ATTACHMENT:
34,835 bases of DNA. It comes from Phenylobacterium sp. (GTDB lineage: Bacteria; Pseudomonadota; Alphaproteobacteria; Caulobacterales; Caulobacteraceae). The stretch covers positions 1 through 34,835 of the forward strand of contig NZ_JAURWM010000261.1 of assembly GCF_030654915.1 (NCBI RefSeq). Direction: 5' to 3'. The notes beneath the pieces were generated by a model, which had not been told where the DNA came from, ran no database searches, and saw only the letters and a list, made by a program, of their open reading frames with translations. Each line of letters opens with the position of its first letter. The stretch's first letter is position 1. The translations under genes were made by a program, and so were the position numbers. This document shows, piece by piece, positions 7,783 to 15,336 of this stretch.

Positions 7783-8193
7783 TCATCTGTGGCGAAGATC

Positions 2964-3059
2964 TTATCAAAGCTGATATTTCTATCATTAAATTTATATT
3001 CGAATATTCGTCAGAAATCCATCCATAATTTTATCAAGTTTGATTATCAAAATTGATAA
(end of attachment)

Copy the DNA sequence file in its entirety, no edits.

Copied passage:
34,835 bases of DNA. It comes from Phenylobacterium sp. (GTDB lineage: Bacteria; Pseudomonadota; Alphaproteobacteria; Caulobacterales; Caulobacteraceae). The stretch covers positions 1 through 34,835 of the forward strand of contig NZ_JAURWM010000261.1 of assembly GCF_030654915.1 (NCBI RefSeq). Direction: 5' to 3'. The notes beneath the pieces were generated by a model, which had not been told where the DNA came from, ran no database searches, and saw only the letters and a list, made by a program, of their open reading frames with translations. Each line of letters opens with the position of its first letter. The stretch's first letter is position 1. The translations under genes were made by a program, and so were the position numbers. This document shows, piece by piece, positions 7,783 to 15,336 of this stretch.

Positions 7783-8193
7783 TCATCTGTGGCGAAGATC

Positions 2964-3059
2964 TTATCAAAGCTGATATTTCTATCATTAAATTTATATT
3001 CGAATATTCGTCAGAAATCCATCCATAATTTTATCAAGTTTGATTATCAAAATTGATAA